The $50 billion wedding industry is embracing a new trend courtesy of Universal Life Church (ULC), which has allowed individuals across the United States to become ordained ministers in a matter of minutes through its website. 

The New York Times' wedding section has increasingly reported on weddings that were officiated by a family member or friend who was legally ordained online through ULC. While the ordination is free, a small fee is required for would-be ministers to obtain official documentation.

But a few questions arise from the rising trend of ULC-officiated weddings: How does ULC profit off of this practice? And why, specifically, has this millennial wedding trend become so popular? 

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ULC doesn't hide the fact that the organization has expenses to cover, and obtaining official documentation comes at a small price. The company claimed in 2011 that "charging '$20 for a piece of paper' isn't a choice, it's a necessity; we would be forced to shut down and thousands of wedding ceremonies would not be able to be performed by our ministers as a result.'"

"Conventional churches like the Catholic church have the benefit of being able to pass around a collection plate and take in tax-free donations from their members; the ULC does not," ULC added. "The cost of the documentation we send out both reflects the cost to make and ship said documentation AND the other costs of staying in operation which we do not earn revenue from."

It costs $30 at most at present for ULC ministers to obtain the necessary essentials to officiate weddings, which includes an officiant package and a bundle of documents. Radio host Brian Noonan of Chicago's WGN Radio received his ordination in July while on-air — it only took him a few minutes to complete. He cited the various options and packages available in ULC's Minister Store available for prices that range from $8.99 to $75.99. 

A representative of ULC issued a statement Thursday to International Business Times regarding the reason behind the company's growth.

"The growth has been astounding even to us," ULC told IBT. "When individuals become ordained we don't solicit information from them asking why specifically they chose to get ordained, but certainly the ability to perform weddings for loved ones is a huge draw for people considering ordination."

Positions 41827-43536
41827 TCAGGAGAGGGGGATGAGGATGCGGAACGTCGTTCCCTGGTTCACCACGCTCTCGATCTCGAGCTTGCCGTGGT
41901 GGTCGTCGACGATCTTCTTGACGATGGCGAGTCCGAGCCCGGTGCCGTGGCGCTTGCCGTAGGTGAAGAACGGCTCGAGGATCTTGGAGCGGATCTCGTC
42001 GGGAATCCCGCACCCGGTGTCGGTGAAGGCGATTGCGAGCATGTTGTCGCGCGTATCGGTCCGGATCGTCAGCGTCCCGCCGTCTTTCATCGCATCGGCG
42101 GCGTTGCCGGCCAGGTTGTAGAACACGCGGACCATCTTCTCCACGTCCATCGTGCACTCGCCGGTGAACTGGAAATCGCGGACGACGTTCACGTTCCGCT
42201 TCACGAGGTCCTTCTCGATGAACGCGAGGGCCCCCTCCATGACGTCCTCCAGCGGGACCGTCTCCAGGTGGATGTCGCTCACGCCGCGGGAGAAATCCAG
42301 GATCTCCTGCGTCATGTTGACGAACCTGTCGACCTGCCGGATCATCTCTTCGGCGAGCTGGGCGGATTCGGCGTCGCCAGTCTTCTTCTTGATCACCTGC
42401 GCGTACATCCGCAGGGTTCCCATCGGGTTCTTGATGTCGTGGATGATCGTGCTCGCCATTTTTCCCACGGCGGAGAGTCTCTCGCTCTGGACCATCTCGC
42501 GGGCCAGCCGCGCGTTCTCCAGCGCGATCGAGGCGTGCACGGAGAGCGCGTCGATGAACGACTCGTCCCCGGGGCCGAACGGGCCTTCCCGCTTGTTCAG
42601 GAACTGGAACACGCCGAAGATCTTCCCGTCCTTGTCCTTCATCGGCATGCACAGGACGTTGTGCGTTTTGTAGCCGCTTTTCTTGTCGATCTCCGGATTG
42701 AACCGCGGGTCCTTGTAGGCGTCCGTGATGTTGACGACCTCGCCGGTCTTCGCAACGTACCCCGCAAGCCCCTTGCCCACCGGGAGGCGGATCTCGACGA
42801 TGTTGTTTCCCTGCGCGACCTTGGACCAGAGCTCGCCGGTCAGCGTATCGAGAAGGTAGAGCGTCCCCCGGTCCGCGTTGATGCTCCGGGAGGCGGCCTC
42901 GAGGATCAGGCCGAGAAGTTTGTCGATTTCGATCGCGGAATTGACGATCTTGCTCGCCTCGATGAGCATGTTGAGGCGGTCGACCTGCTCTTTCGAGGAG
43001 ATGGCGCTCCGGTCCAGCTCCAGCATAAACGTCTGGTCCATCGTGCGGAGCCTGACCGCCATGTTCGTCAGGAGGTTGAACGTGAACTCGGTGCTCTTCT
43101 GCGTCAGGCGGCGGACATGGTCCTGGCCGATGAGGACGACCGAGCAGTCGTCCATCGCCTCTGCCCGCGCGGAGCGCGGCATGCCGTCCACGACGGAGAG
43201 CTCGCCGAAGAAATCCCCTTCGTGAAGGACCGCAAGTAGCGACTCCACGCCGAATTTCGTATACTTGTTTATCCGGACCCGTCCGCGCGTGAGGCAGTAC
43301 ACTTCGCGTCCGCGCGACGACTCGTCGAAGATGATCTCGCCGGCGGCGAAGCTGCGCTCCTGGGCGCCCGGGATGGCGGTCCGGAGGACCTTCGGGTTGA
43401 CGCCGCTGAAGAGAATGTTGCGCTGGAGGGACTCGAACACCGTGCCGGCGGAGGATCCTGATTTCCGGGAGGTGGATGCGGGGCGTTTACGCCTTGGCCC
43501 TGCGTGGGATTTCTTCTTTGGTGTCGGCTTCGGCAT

ULC added, "We often hear nowadays that we are living in "Generation DIY", where people are striving to solve their own problems and answer their own questions, and that DIY spirit indeed seems to be stretching as far as religion and marriage. The ULC allows individuals to build their own faith and conduct their ceremonies to best fit their individual lives."

According to wedding news publication The Knot, "lots of couples are choosing to have a close friend or relative officiate their nuptials." The publication adds, "your officiant should be someone you care about (and who cares about you), and whom you trust to make your ceremony special." The Knot also cites ULC as a credible organization from which to obtain ordain credentials. 

Praise 107.9, a Philadelphia-based Radio One affiliate, wrote an article about this growing practice. The radio station found that engaged couples often turn to family or friends to officiate their weddings because it's "more personal, relatively stress-free and cheaper."

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ULC is a non-denominational online ministry. Ministers ordained through the internet church will be able to perform baptisms and perform funerals, among other services. The license will also allow ordained ministers the ability to legally start their own organization. However, ULC claims on its website that most people utilize the company to legally perform weddings.  

"Most of the people who come to us to get ordained online do so merely so that they can gain the privilege of performing legally-recognized wedding ceremonies," ULC wrote in a blog post on its website. "Being a professional minister might require years of study at a theological college, but becoming a wedding officiant should absolutely not."

Celebrities like Conan O'Brien, Sir Ian McKellen, Kathy Griffin and Wendy Williams are among a list of stars that have been ordained through ULC. O'Brien received his ordained license in 2011, three months after same-sex marriage was legalized in New York, according to  The Hollywood Reporter. He officiated his first same-sex wedding on "Conan" for the show's costume designer Scott Cronick and his partner David Gorshein.

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